The material facts here are these: The breaking of the platform was caused by letting the bale of wool (which weighed some 600 or 650 pounds) from a slight elevation it occupied on a pile of like bales in the car, down on to a truck resting on the platform, with a jerk or fall. It is not entirely *336clear that appellee anrl his co-laborer were not guilty of negligence in the manner in which they thus let the bale down, but no stress need be laid on this. The platform used was a common grain car door, four feet and a half long, three feet wide, and three-fourths of an inch thick—composed of pine boards, dressed on one side, with cleats or strips in the centre and near the ends to which the boards were nailed, and having also strips nailed on near the extremities of the sides. Lynch had been in the employ of the company, in this kind of work, one year and nine months, when he received his injury. During that time, he and those with whom he worked had used no other kind of platform to transfer freight than the one in use when he was injured. There is evidence that there were other platforms of better construction and stronger material, in the yards, which might be used when desired, but it does not appear that appellee had knowledge of this. It is shown, however, that the platforms used could be, and sometimes were strengthened by placing a longer and shorter door together—the shbrter on top—and nailing three-cornered pieces of timber of proper thickness at the ends so as to make an inclined plane for the ascent of the trucks, in overcoming the raise caused by the additional doors. It is admitted the men were all supplied with nails and hammers to enable them to fix their platforms, and whether this mode of strengthening the platform was known to appellee or not, it is so simple and obvious that he ought to have known it, if none better was suggested.

The platform in use by Ellis and appellee was selected by Ellis, appellee standing by and watching him select and place it, and afterwards inspecting it and testing its sufficiency to his own satisfaction. They were not directed to use this platform by any one representing the company, or, indeed, any platform. Ellis and appellee were simply directed by a foreman to transfer the wool from the one car to the other, and in selecting the material and making the platform, they exercised their own judgments uninfluenced by others. No one pre*337vented their making it stronger, had they chosen to have done so. The door was selected because that was the customary manner of making the platform, and they assumed it was safe, having the weight before their eyes which it was to support, because other doors of like appearance had previously sustained equal or greater weight. Appellee was as well informed, from all we can see, in regard to the capacity of such doors to sustain weight, their liability to break, etc., as any other employee of the company.

He says, “Most of the time, I worked at transferring freight from car to car; the freight transferred was of all kinds—flour, tea, silk, iron, nails, dry goods, pig metal; some of these goods were heavy and some light; freight was transferred by trucking it over the platform from one car to another; as a general thing, the platforms were grain doors, similar to the one we Avere using that day; during the time I was there, I used no other than grain doors,—I am sure of that; principally, during the year and nine months I Avas Avorlcing for the defendant, I worked every day.” And again, “Ho accident like this occurred to me before AAdiile using this; I had never fallen from one of these platforms by its breaking; I had before transferred avooI of this kind, in this Avay, and the platform did not break; * * * I have seen them break; seen trucks run through them with the Avheels; I knew they did break; have seen them break in our gang; the wheel of the truck Avent through ; * * * as a general thing, they used to break nearly every day; I never saw it break across the middle,” etc. “Have known of grain doors being pushed off the car, and dropping down.” And again, “Lots of cases; you knoAv how to judge of pine boards, especially in the Avinter time; when frost and siioav are on them they are liable to break quicker.”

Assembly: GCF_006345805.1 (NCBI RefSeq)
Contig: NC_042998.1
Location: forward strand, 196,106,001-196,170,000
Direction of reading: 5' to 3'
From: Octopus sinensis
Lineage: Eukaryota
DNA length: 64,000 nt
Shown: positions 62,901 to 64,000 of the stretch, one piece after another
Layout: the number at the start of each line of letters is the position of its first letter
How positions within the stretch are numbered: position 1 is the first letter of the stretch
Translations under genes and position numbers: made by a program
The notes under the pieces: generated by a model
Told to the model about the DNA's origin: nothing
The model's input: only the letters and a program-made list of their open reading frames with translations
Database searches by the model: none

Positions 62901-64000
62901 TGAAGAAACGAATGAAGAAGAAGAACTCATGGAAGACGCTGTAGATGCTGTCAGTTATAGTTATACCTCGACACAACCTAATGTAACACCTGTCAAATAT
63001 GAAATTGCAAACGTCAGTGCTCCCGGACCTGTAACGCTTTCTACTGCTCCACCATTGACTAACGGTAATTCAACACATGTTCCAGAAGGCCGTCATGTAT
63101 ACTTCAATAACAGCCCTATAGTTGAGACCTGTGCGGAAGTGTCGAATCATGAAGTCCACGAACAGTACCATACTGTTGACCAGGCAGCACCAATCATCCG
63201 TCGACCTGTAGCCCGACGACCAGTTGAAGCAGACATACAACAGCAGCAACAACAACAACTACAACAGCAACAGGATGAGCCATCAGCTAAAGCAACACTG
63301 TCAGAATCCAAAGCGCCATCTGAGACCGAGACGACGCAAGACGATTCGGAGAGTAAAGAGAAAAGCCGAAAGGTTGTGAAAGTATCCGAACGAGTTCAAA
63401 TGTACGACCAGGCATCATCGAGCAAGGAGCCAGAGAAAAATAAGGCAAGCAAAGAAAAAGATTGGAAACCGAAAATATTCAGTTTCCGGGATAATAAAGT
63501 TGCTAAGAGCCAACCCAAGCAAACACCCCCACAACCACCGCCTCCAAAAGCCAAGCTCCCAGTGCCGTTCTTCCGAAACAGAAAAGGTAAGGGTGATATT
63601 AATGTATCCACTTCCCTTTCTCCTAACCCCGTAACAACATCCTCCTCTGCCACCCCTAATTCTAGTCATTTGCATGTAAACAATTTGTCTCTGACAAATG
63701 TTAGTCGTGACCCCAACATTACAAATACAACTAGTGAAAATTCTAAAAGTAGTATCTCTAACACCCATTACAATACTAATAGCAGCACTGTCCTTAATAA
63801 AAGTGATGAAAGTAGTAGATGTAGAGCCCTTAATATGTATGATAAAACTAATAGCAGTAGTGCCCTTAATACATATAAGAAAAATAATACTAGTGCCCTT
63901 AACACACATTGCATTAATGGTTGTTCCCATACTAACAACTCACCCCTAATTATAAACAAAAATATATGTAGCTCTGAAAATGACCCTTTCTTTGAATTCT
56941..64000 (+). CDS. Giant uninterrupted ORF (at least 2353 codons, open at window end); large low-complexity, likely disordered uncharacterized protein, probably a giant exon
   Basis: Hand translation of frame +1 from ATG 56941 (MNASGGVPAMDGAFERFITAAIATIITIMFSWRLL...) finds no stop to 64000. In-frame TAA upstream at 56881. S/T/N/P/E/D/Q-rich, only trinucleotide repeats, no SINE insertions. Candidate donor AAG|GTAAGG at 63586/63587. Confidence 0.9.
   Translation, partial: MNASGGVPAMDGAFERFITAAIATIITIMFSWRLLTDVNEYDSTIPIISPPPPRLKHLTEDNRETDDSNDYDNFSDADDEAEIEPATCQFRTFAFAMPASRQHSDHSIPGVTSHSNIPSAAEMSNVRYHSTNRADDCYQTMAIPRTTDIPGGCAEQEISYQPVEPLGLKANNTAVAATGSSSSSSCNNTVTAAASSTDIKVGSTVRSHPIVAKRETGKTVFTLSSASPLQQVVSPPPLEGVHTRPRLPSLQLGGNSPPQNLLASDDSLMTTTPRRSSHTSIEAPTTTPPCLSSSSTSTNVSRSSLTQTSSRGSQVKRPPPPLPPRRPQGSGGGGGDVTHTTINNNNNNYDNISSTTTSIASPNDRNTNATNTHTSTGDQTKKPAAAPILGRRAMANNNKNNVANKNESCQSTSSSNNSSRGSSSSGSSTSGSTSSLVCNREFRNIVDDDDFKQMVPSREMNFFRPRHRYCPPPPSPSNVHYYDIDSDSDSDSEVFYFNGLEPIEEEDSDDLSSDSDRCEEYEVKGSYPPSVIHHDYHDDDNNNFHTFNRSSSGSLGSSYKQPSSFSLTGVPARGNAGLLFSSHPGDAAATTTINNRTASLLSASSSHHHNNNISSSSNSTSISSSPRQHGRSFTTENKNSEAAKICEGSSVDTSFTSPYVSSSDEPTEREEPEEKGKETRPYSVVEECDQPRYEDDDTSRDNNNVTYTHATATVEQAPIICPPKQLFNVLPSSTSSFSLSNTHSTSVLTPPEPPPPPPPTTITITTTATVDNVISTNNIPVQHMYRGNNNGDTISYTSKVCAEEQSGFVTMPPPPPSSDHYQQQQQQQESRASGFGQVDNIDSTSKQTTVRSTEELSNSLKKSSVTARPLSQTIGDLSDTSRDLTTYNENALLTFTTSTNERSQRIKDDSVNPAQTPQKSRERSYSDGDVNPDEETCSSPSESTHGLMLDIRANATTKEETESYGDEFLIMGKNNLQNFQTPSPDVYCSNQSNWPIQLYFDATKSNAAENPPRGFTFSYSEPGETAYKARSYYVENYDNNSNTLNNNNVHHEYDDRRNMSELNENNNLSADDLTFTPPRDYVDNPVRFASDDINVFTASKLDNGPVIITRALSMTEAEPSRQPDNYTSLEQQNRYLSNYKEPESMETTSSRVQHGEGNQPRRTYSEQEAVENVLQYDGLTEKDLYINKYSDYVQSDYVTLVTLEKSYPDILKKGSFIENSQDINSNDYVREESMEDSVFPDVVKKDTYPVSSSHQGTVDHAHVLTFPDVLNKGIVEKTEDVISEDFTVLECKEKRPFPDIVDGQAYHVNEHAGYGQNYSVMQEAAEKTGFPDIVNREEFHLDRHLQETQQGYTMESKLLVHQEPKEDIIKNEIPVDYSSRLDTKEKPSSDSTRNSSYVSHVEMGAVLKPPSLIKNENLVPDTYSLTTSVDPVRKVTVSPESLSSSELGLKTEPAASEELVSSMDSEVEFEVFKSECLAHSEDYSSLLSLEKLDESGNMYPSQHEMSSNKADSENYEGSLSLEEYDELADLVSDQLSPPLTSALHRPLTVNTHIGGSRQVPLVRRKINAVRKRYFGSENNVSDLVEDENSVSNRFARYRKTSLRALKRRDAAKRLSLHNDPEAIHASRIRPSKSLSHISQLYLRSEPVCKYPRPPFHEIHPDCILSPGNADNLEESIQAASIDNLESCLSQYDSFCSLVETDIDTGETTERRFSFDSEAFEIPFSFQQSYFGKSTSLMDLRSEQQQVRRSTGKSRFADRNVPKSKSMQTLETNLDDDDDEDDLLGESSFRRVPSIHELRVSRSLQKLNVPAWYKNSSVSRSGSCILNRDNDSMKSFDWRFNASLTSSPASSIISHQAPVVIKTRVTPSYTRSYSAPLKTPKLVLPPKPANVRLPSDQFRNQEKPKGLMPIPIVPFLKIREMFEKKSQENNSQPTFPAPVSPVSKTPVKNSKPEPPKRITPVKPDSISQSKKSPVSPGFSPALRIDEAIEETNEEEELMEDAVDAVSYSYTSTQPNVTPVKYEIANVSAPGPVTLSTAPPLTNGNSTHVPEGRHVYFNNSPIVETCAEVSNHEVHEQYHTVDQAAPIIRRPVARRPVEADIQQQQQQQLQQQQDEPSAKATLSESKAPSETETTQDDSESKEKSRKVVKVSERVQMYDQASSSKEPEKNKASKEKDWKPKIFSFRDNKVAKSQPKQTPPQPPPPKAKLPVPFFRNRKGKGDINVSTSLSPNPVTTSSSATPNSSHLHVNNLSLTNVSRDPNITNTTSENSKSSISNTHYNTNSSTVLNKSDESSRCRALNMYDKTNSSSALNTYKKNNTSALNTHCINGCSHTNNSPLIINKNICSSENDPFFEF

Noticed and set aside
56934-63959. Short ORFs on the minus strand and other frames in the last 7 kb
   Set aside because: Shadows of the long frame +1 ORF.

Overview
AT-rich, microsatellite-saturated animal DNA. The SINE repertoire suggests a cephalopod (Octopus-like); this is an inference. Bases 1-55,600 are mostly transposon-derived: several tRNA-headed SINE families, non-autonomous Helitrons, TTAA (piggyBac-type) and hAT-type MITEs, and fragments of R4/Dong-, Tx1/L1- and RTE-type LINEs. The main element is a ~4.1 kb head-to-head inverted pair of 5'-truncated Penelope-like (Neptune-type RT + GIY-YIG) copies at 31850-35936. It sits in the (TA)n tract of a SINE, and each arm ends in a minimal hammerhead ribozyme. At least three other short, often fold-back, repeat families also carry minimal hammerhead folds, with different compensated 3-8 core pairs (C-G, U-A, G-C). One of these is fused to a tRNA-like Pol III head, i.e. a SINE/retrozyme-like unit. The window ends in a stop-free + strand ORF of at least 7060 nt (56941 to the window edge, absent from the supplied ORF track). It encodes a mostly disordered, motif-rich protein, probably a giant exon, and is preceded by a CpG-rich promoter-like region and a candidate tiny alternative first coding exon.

This record will be searched in vain for evidence of any one having a more thorough knowledge of the capacity of these platforms and the accidents incident to them than had appellee. He never objected to their use, and he made no sugges*338tion to his superiors that they be changed and others substituted. If appellant was negligent in not furnishing different platforms, in what respect does that negligence differ from appellee’s negligence in continuing to use them without objection and without an effort to change or improve them ? If appellant’s negligence consisted' in continuing to use them, knowing they were unsafe, who connected with the company possessed that knowledge in a higher degree than appellee? He, no less than all other eniployees, owed a duty to his employer to call attention to imperfections and defects in the implements in use in his line of employment, imperiling the safety of the employees or interfering with their duties,—yet he is silent. He voluntarily selects a platform which he deems sufficient for the particular use, and the sequel proves his selection Avas not Avell made. If that platform, in his opinion, Avas not sufficient, he was at liberty, and it Avas a duty he owed both to himself and his employer, to make it sufficient. A recovery, based on this evidence, would seem to be rewarding a party for his OAvn negligence, rather than compensating him for loss sustained by reason of the negligence of another.

There is, in our opinion, no ground for a recovery by appellee against appellant.

The objection taken by appellee to the bill of exceptions Avas decided when his motion was made to strike it from the record, and it can not, therefore, now properly be a subject of consideration.

The judgment is reversed.

Judgment reversed.